“It was close. It really was,” he said. “I got ahead quite a bit and couldn’t make that one key pitch to get that one ground ball or put the guy away. It doesn’t help matters when I’m falling behind and walking guys. That’s not me, that’s not my game. I attack hitters. It’s going to come. It is.”
Tillman kept believing that each batter would be the turning point in his start - pointing him in the right direction - but it didn’t happen.
“One hundred percent,” he said. “That’s got to be your game plan every time. Every one gets in trouble. Just got to handle it and in tougher situations make tough pitches.”
Asked whether he learns anything from another poor start, Tillman replied, “I throw it away. It’s just one of those ones you can’t take anything from. You learn what you need to do better next time, but it’s been a constant battle. It’s evident. I know what needs to be done. Just got to do it.”
J.J. Hardy had his first career three-error game. Before tonight, his only multi-error game occurred on June 6, 2007 versus the Cubs.
“Nobody in this clubhouse thinks twice about it other than J.J. because he’s as good a shortstop. .. It’s an honor to watch him play every night and I’m blessed to have had him pass my way, so we don’t give that two thoughts,” Showalter said.
“He made some plays after the fact that a lot of people... Tough field, real fast. A lot of tweener hops. It’s adjustments that everybody has to make. J.J., we’re lucky to have him and I don’t think twice about that.”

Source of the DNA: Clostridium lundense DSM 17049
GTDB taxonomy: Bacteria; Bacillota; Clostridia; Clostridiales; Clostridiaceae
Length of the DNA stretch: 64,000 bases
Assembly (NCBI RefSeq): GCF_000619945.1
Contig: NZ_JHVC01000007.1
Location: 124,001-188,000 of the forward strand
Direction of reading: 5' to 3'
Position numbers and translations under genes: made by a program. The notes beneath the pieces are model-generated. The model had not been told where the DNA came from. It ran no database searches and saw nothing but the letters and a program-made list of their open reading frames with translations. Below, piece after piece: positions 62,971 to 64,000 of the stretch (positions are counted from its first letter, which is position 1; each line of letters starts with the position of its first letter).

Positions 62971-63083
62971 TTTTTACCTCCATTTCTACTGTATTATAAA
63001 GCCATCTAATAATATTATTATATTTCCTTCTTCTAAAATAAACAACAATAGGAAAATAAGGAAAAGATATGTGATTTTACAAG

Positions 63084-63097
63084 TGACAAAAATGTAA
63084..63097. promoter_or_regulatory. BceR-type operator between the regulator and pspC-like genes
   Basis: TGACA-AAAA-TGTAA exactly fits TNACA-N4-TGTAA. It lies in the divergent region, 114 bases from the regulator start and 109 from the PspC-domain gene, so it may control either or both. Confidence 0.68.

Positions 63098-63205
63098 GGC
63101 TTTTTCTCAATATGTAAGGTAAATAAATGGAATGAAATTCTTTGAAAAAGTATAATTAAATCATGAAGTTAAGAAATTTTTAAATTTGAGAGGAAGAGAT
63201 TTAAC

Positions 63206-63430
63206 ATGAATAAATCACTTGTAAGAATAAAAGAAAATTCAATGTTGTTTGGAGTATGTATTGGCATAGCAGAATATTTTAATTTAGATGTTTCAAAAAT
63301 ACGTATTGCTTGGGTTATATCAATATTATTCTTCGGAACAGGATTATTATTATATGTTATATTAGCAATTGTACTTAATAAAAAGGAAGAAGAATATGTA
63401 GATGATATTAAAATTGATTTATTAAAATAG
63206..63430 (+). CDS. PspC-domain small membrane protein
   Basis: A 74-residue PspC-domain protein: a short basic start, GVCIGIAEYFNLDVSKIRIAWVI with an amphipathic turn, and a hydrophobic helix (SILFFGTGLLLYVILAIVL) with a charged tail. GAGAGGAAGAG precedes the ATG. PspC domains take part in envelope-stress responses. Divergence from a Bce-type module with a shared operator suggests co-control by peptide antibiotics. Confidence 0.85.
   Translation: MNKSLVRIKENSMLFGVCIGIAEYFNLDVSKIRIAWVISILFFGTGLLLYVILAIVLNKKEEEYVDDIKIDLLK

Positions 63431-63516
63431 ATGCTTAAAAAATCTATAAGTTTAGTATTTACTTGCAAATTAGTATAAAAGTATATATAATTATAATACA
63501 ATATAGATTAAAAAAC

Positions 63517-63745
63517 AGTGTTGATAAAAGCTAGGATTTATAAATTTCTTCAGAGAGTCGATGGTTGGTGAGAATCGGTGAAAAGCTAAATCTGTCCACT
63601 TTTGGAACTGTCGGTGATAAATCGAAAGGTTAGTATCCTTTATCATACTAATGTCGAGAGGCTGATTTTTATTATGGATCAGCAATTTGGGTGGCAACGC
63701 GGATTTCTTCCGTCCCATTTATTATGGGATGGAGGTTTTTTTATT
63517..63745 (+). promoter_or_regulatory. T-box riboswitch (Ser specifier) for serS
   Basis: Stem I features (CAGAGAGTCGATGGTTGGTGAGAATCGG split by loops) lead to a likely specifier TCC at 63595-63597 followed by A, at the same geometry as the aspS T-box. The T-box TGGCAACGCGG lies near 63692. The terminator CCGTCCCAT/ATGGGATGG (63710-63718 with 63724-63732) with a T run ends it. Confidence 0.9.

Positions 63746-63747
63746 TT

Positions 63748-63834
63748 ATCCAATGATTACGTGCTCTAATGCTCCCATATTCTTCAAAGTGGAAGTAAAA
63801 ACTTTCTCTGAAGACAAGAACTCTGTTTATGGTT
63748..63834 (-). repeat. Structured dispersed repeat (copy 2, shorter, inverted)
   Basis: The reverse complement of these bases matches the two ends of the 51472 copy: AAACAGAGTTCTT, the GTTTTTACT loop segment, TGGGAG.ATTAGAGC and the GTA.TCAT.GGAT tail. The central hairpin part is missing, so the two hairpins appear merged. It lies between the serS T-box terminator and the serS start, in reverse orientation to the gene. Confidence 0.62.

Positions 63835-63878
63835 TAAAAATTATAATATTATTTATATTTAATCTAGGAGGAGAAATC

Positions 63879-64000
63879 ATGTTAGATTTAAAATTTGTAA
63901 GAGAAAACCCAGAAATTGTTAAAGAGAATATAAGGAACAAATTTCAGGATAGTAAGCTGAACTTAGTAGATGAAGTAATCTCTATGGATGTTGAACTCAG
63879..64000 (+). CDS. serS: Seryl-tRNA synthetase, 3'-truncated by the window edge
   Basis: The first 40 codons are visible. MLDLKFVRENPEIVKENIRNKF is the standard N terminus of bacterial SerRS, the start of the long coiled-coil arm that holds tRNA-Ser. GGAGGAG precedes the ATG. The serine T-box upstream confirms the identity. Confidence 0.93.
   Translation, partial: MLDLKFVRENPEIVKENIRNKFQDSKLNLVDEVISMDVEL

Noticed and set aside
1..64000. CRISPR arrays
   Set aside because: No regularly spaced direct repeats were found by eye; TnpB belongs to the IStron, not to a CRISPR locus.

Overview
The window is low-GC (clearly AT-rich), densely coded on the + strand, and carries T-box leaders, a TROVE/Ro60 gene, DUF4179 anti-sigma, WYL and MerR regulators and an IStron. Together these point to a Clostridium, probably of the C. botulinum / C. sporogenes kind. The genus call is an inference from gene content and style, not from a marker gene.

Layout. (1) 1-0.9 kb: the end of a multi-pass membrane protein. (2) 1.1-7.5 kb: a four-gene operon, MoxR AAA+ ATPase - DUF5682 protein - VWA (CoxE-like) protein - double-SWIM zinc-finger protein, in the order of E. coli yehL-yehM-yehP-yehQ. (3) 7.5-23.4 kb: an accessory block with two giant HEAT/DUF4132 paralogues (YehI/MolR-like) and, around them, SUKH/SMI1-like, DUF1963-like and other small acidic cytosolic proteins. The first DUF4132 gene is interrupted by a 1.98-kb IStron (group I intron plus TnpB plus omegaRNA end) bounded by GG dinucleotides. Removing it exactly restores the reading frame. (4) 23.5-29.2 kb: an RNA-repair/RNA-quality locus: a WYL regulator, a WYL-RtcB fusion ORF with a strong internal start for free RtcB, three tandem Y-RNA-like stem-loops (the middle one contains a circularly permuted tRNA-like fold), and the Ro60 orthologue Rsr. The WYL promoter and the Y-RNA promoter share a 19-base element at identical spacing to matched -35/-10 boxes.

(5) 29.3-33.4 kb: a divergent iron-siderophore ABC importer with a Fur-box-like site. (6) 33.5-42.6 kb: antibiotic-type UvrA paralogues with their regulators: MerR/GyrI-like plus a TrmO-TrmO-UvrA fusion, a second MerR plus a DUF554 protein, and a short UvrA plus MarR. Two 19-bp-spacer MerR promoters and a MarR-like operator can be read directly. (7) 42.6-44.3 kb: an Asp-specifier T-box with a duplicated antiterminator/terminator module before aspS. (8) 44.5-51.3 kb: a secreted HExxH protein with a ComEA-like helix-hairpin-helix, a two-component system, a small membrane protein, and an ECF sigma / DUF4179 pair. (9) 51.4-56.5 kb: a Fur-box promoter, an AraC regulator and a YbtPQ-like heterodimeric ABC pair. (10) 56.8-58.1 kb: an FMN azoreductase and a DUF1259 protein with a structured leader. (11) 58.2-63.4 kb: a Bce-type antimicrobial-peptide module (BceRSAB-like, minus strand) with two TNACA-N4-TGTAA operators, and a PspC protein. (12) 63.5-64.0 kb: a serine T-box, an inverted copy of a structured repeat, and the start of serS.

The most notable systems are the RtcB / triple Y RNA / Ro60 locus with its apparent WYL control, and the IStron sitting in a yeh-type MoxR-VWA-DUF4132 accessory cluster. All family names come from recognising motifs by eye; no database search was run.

Hardy had one error on the season before tonight.
“Yeah, I definitely want to forget about it,” he said. “A couple of throwing errors, a fielding error. If Caleb (Joseph) didn’t made a nice pick on that last one, it would have been four errors. That’s just a night for me I’d like to forget.
“I had to kind of make a quick throw on (Rougned Odor), a quick backhand in the hole. I just kind of threw it too low. And the next one I can’t explain. I just missed it.”
Strange sight, indeed.
“I’m very surprised,” said Rangers manager Ron Washington. “He catches everything he can get to. I’ve never seen him make a bad throw. Matter of fact, I’ve really never seen him make an error.”
The Orioles went 5-5 on the trip. They’re ready to go home.
“It’s not like you’re getting home and taking a good rest,” he said. “We’re going to get to bed at 7 or 8 o’clock in the morning and cold jock the game. And I think more than anything these are the times you really look forward to having some friendly faces and people pulling for you.
“We’ve been the victim of some road crowds like we all have and our guys have handled it real well, and we’ve played some good teams. One of the best teams in the National League and a team that’s perennially... And then we go home to some of the best teams in baseball, so no rest for the weary. That’s part of it.”
Said Hardy: “It’s been a long road trip and it’s felt like a really long road trip, so yeah, it’ll be nice to get back home.
“I guess it definitely could have been worse. We ran into a couple of hot teams in Milwaukee and Houston. Tonight hurts, but 5-5 is not terrible.”